Multiwavelength Telescope Astronomy in Studying Space


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How do infrared pictures of people and X-rays of hands related to astronomy? Simple. Infrared cameras and X-ray film can give us new views of commonplace things on Earth, but similar techniques can be used to give us new information about things in space! Many things in space, like the Sun, the stars, our Galaxy, and other exotic objects like pulsars and black holes, emit light at many different energies.

Light has different colors because it has different energies. This is true whether we are talking about red and blue visible light, or infrared (IR) and X-ray light. Of all the colors in the visible spectrum, red light is the least energetic and blue is the most. Beyond the red end of the visible part of the spectrum lies infrared and radio light, both of which have lower energy than visible light. Above the blue end of the visible spectrum lies the higher energies of ultraviolet light, X-rays, and finally, gamma-rays.

How Do Telescopes Observe Different Energies of Light?

Optical telescopes are built to detect visible light waves and then to reflect the light using mirrors, or refract (bend) it with lenses, focusing it into an image. Because radio light is low energy, it tends to behave more like a wave, so most radio telescopes are dishes made of conducting metal that reflects radio waves to a focus, just as an optical mirror reflects visible light. Some infrared measurements can be made from the ground, but the majority of them are made from satellites to cut down on atmospheric absorption of infrared photons. X-rays and gamma-rays can only be collected from space because our atmosphere absorbs them.

When we compare measurements of the same region of the sky taken in different energy ranges, it becomes obvious how important multiwavelength observations are. Compare the below images, all of the entire sky, centered on our Galaxy. All are dominated by emission from our Galaxy, some from the Galactic center region (as in the X-ray image), others from the disk of our Galaxy (as in the infrared image).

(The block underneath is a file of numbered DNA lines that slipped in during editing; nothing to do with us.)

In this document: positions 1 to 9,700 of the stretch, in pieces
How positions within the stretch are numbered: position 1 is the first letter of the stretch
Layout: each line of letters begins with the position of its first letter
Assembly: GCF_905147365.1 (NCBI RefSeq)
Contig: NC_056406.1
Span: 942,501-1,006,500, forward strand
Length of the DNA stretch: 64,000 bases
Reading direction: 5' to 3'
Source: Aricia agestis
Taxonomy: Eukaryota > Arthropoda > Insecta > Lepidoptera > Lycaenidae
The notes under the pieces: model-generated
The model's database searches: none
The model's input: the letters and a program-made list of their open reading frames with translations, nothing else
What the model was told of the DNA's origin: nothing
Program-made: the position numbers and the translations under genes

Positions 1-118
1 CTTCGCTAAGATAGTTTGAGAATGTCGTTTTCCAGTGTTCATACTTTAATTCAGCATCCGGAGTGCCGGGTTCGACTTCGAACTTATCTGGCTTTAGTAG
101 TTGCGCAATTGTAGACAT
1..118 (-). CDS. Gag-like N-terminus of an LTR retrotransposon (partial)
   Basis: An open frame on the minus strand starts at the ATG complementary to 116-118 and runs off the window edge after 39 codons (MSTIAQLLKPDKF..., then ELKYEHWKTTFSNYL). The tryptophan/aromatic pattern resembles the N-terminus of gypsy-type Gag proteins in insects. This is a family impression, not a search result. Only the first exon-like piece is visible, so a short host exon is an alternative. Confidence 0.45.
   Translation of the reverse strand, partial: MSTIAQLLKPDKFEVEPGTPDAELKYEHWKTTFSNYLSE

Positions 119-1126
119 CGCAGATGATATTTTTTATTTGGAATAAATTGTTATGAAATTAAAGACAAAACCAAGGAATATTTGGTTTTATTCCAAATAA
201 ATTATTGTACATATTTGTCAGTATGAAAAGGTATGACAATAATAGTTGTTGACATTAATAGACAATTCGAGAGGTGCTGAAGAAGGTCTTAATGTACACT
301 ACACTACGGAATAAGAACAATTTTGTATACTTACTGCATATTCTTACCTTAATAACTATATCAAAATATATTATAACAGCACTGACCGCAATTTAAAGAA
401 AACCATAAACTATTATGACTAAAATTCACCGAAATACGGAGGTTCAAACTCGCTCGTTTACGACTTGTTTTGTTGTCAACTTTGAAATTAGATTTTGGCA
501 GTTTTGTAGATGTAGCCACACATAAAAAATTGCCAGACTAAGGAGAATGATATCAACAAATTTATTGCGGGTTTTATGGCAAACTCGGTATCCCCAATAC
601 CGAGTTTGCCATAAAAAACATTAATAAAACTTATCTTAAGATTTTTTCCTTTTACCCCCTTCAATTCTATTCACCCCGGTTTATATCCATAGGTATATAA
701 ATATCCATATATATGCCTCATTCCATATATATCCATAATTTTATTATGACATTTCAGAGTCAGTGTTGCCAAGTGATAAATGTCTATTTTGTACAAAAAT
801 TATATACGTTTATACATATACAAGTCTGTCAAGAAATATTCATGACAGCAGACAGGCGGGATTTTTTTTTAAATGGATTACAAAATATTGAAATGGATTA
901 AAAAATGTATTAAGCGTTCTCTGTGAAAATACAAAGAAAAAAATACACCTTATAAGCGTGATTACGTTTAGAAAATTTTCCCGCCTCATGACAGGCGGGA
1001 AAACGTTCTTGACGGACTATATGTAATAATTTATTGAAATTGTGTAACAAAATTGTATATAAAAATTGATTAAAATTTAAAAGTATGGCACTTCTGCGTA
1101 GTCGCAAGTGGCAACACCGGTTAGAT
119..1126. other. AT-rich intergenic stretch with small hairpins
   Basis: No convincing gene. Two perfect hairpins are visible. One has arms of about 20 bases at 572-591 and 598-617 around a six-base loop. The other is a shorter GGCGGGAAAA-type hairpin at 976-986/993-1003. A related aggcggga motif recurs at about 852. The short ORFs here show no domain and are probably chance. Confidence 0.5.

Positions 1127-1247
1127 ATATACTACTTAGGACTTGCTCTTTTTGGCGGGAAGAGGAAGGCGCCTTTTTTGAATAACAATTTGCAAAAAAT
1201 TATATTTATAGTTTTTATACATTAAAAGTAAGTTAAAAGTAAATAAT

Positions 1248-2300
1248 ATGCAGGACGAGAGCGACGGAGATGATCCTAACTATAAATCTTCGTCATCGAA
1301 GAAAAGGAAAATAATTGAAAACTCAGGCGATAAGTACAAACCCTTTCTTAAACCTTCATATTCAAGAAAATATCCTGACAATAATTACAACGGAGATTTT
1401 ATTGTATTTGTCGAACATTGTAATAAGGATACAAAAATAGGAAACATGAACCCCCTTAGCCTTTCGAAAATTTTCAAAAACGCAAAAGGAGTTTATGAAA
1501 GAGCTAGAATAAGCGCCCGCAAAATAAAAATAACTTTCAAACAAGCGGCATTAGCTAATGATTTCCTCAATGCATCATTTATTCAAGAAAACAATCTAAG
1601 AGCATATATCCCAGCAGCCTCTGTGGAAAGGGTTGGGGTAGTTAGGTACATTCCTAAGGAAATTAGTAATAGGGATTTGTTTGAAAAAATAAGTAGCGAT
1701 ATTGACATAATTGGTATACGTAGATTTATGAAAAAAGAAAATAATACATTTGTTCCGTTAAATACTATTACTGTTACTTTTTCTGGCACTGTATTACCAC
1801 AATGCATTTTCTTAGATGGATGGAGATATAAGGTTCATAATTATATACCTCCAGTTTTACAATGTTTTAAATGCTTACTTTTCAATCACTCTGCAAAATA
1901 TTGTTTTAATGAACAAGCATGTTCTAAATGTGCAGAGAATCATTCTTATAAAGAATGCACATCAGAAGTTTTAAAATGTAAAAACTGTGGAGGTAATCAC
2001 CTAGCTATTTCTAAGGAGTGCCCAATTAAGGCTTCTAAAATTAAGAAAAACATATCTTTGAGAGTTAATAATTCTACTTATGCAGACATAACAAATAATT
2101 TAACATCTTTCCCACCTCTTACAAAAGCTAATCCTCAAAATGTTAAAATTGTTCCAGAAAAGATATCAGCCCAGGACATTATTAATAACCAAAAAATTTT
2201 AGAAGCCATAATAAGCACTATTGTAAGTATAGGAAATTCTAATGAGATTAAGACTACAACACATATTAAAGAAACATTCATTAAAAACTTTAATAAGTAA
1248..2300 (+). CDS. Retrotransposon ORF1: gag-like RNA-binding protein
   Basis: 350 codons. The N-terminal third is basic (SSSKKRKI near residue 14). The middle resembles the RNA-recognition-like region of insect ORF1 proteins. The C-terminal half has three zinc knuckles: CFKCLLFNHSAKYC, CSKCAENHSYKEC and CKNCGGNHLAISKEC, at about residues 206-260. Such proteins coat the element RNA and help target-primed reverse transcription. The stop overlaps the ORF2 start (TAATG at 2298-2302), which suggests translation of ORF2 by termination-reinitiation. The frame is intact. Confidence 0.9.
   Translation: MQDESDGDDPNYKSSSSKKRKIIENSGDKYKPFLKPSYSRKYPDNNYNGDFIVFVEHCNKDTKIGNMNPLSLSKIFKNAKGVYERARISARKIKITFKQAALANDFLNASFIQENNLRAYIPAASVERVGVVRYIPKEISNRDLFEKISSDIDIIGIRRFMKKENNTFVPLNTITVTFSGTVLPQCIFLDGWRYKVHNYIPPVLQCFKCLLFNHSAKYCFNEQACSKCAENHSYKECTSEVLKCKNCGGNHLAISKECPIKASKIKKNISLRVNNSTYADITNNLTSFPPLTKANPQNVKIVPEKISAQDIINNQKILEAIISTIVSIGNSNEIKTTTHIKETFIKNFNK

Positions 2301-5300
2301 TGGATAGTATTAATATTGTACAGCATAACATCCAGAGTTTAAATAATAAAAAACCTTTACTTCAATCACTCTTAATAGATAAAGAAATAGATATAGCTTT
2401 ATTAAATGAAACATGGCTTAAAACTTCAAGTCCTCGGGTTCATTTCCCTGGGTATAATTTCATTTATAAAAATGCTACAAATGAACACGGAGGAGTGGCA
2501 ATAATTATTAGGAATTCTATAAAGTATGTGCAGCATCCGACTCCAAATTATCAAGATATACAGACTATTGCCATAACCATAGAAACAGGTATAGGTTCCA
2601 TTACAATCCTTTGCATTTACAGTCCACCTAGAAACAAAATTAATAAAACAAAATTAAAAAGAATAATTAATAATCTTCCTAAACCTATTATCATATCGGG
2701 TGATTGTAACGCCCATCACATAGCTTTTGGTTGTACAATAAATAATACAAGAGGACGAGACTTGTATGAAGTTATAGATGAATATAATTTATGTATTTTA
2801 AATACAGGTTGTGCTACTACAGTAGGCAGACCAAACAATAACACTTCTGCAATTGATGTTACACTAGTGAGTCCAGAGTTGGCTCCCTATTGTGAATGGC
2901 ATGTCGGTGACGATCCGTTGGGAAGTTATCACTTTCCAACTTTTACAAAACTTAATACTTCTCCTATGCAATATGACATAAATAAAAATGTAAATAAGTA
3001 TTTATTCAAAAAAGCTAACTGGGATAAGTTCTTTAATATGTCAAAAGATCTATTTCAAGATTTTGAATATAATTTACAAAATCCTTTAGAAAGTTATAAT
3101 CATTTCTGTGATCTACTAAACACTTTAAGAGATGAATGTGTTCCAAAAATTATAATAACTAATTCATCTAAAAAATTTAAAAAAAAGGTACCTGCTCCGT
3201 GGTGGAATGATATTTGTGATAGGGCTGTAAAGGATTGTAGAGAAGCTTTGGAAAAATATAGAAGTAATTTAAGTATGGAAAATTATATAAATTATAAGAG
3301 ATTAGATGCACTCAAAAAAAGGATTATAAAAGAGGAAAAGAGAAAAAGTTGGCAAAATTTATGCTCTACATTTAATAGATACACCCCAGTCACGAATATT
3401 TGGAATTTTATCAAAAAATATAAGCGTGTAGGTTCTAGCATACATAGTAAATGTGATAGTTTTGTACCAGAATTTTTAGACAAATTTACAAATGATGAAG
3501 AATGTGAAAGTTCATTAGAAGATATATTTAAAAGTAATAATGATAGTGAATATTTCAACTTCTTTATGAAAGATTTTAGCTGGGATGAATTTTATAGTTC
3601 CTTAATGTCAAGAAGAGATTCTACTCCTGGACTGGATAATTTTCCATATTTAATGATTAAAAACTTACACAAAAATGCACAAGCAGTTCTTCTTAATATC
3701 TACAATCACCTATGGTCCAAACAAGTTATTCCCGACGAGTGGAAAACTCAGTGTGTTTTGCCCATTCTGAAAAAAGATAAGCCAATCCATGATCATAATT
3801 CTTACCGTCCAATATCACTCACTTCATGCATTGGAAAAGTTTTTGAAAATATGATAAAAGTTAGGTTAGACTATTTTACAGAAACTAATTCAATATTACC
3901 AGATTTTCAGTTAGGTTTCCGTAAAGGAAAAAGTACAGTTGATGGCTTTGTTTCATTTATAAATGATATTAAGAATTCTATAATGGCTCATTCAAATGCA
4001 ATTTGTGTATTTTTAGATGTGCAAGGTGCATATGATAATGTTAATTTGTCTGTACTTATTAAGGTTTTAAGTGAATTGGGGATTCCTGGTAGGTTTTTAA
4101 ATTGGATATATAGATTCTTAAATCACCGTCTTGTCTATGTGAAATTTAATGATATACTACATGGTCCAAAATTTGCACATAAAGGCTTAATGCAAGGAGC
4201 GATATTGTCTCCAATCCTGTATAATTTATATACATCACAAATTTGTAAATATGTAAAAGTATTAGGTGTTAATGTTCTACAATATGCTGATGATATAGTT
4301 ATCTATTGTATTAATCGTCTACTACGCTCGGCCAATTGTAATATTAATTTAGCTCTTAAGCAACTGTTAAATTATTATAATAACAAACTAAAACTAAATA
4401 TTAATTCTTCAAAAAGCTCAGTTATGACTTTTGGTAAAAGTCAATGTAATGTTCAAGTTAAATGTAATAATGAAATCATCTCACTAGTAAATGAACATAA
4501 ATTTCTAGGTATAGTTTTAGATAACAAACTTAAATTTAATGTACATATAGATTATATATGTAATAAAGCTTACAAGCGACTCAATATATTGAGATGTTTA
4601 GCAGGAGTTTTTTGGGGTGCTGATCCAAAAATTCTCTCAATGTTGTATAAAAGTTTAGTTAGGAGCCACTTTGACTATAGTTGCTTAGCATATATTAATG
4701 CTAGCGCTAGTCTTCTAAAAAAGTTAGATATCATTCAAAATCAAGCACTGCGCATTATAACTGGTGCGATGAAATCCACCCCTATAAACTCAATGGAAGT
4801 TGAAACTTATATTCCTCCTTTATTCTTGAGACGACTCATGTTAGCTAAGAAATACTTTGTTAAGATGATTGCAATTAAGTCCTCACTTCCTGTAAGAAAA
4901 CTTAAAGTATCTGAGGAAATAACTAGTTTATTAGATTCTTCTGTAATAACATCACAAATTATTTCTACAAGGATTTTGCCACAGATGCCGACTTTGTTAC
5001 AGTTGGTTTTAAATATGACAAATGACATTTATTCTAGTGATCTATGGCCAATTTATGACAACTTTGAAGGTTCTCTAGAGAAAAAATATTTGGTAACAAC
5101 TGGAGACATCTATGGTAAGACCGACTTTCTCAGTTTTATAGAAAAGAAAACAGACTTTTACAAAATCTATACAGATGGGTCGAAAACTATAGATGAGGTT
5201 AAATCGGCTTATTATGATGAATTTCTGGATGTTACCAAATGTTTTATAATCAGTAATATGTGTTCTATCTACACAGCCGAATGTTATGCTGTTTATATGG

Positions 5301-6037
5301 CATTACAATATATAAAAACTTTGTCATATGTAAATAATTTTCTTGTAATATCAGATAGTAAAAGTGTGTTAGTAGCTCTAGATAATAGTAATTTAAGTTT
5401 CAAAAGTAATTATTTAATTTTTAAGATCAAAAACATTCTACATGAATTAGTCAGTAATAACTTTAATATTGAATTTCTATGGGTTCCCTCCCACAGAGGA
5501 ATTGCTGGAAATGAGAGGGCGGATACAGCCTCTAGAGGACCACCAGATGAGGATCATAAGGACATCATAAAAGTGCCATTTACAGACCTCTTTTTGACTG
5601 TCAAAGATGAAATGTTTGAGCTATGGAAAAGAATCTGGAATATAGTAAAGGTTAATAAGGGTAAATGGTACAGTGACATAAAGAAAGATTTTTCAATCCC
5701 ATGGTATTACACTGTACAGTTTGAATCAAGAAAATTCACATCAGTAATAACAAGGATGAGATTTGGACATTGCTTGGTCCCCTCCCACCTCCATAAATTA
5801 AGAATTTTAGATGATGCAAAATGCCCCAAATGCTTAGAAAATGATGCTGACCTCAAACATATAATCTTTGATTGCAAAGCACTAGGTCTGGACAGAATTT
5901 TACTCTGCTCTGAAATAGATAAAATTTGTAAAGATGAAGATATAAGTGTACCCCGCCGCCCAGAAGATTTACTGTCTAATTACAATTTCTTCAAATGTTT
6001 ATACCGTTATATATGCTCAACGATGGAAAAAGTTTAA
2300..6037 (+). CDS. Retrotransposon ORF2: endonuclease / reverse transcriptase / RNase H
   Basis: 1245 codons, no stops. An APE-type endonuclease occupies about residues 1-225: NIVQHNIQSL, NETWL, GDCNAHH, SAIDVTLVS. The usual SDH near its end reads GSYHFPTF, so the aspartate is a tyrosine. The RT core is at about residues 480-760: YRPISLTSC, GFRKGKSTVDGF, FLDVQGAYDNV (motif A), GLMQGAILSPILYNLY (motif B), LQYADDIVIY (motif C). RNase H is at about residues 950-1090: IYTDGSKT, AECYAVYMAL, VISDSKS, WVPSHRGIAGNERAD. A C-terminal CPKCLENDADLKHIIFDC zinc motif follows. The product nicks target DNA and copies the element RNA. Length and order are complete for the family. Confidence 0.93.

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our galaxy's radio emissions

our galaxy's infrared emissions

our galaxy's visible light emissions

our galaxy's xray emissions

our galaxy's gamma ray emissions

Energy? Frequency? Wavelength?

Because of light's unique properties, it can be described in terms of either its energy, its wavelength, or its frequency. X-rays and gamma-rays are usually described in terms of energy, optical and infrared light in terms of wavelength, and radio in terms of frequency. This is a scientific convention that allows the use of the units that are the most convenient for describing whatever energy of light you are looking at. For example, it would be inconvenient to describe both low energy radio waves and high energy gamma-rays with the same units because the difference in their energies is so great (4 x 10-10 eV for radio as opposed to 4 x 109 eV for gamma-rays).

Wavelength is distance between two peaks of a wave, usually measured in terms of the base unit, the meter (m). The frequency of light is the number of cycles per second, or Hertz (Hz). Energy in astronomy is often measured in electron Volts, or eV. Wavelength and frequency are all related by the speed of light (which is a constant). Energy is also mathematically related to wavelength and frequency by a constant that we call Planck's constant (h) because Planck was the one to discover this relationship between them. This relationship says that energy (E) divided by frequency (the Greek letter nu) is a constant, and since we know that frequency is equal to the speed of light (c) divided by wavelength (the Greek letter lambda), we have the relationship between energy and wavelength.

In addition, light has what we call particle-wave duality, meaning that light can act like both a particle and a wave. The amount of energy a photon has makes it sometimes behave more like a wave and sometimes more like a particle. We call particles of light photons. Low energy photons (such as radio) tend to behave more like waves, while higher energy photons (such as X-rays) behave more like particles. This is an important difference because it affects the way we build instruments to measure light.